Despite the funding uncertainty, at this time, FTA staff is urging project sponsors to continue to work to move projects through the CIG pipeline. See more on CIG grants below.
The FY'18 fiscal year begins on October 1, 2017. The Trump Administration is not expected to release a full FY'18 budget recommendation until early May. In the meantime, two weeks ago it released a so-called "skinny" budget. The budget only references funding levels for a very limited number of programs with a focus on domestic discretionary programs. In the case of US DOT, there is no mention in the "skinny" budget of any so-called "mandatory" programs funded through the Highway Trust Fund, such as highway and transit formula programs, TIFIA, and FASTLANE grants. The assumption is that these programs will be recommended for full funding when the formal budget is released in May.
The "skinny" budget proposes to terminate FY'18 funding for TIGER grants, FTA Capital Improvement Grants (CIG) except for projects with existing Full Funding Grant Agreements (FFGAs), Amtrak's long distance service, and the Essential Air Service (EAS) program for rural airports. The budget also proposes significant cuts to federal agency personnel. Here is a link to a press release issued by US DOT Secretary Elaine Chao in support of the Administration's budget request.
However, the Administration can only recommend funding levels. It is up to Congress to determine actual funding. TIGER, CIG, Amtrak, and EAS are very popular programs with Congress. While many Republican members will want to support the President, many others will want to support their own funding priorities and protect popular local projects. House members, in particular, will be mindful that they need to get reelected in 2018.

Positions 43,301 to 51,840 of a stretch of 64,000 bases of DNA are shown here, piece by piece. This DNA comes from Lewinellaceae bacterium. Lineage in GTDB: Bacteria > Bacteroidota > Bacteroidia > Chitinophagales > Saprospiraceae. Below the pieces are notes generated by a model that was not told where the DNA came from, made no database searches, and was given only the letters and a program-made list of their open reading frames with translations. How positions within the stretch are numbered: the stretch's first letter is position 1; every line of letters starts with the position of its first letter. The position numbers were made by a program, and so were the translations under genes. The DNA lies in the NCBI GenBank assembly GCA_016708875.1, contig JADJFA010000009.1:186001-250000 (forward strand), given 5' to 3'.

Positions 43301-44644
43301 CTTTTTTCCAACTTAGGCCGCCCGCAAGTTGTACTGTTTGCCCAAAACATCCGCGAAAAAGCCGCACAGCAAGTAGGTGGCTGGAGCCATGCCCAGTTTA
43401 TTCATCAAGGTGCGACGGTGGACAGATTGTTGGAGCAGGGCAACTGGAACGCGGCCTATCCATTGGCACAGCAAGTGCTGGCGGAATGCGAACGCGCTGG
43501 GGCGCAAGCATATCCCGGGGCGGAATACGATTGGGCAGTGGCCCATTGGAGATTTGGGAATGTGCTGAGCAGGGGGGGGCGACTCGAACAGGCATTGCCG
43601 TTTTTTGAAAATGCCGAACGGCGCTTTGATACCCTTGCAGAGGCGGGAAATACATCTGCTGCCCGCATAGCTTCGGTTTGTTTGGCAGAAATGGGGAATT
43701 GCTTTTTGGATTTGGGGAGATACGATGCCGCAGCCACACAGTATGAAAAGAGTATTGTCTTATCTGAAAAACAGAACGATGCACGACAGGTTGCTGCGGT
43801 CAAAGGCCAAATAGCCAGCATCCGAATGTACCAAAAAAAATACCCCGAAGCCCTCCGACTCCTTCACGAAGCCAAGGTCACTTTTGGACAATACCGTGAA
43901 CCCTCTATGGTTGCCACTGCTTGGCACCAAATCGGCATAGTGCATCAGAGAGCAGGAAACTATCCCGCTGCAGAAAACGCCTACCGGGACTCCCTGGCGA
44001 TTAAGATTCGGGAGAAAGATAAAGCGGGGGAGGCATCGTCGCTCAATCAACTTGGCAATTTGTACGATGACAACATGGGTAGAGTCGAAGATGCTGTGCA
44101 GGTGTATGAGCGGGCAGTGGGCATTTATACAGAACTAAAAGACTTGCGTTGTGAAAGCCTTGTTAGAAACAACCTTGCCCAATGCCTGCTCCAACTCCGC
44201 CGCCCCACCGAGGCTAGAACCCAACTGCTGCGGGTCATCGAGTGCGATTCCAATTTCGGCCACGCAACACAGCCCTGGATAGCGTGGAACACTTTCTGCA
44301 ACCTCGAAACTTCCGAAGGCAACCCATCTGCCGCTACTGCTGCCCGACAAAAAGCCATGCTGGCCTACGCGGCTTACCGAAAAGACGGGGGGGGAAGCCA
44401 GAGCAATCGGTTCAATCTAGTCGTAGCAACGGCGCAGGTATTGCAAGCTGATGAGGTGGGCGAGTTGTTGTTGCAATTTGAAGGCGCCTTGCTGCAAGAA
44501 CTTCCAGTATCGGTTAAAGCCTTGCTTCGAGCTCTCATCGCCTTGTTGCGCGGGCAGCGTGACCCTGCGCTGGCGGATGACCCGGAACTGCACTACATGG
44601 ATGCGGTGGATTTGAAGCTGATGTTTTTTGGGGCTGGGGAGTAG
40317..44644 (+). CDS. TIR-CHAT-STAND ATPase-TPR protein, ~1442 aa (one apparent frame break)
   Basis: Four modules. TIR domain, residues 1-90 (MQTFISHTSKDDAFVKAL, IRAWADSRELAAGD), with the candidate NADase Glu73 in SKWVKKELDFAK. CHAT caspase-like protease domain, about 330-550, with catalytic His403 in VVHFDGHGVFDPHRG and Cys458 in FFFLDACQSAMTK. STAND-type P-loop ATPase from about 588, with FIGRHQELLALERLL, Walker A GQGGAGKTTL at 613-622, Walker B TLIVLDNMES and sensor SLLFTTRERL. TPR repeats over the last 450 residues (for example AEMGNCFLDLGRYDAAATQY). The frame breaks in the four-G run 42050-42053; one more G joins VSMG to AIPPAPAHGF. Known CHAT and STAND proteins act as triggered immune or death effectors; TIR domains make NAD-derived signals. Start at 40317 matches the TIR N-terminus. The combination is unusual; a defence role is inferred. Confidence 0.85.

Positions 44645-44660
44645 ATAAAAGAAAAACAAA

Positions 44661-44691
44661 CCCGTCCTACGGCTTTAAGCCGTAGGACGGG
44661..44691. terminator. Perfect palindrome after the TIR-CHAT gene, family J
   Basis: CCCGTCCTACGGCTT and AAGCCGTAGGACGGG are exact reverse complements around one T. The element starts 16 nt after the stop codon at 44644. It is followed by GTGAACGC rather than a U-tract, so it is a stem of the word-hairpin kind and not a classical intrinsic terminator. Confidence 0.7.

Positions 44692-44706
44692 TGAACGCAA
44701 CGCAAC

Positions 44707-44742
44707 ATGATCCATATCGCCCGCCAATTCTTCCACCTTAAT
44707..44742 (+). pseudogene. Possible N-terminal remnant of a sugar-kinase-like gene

Many observers have pointed out that there seems to be a disconnect between the recommended funding cuts and President Trump's promise of a $1T infrastructure bill. However, the Administration has indicated that it wants to cut what it views as inefficient and ineffective programs and use the savings to fund what it considers to be more valuable programs in a subsequent infrastructure proposal. The rationales given by the Administration for the cuts include: state and local governments should manage and fund these programs, the federal government should not be funding or subsidizing projects that don't have regional or national impacts, the private sector could more effectively deliver the programs, and the programs are duplicative of other programs i.e. TIGER and FASTLANE.
Industry associations and stakeholders, project sponsors, state and local elected officials, and supportive members of Congress have begun major lobbying efforts to protect and defend the CIG, TIGER, and Amtrak programs, in particular. Here is a link to a "Dear Colleague" letter that is being organized in the House by Rep. Earl Blumenauer (D-OR) to urge the appropriators not to cut funding for the CIG program.
Before the Obama Administration left office it issued FY'17 Notices of Funding Opportunities (NOFOs) for two discretionary grant programs - Positive Train Control (PTC) and FASTLANE. Applications were received for both programs, but grants were never announced. Until Congress approves funding for the entirety of FY'17, these grants cannot be released. It is generally expected that Congress will include the $199M authorized for the PTC program in whatever funding it passes for FY'17. It is anticipated that US DOT will announce the grants shortly thereafter because the selection criteria the Obama Administration used was based solely on the statute, only one year of funding was authorized, and the funding is for critical rail safety projects.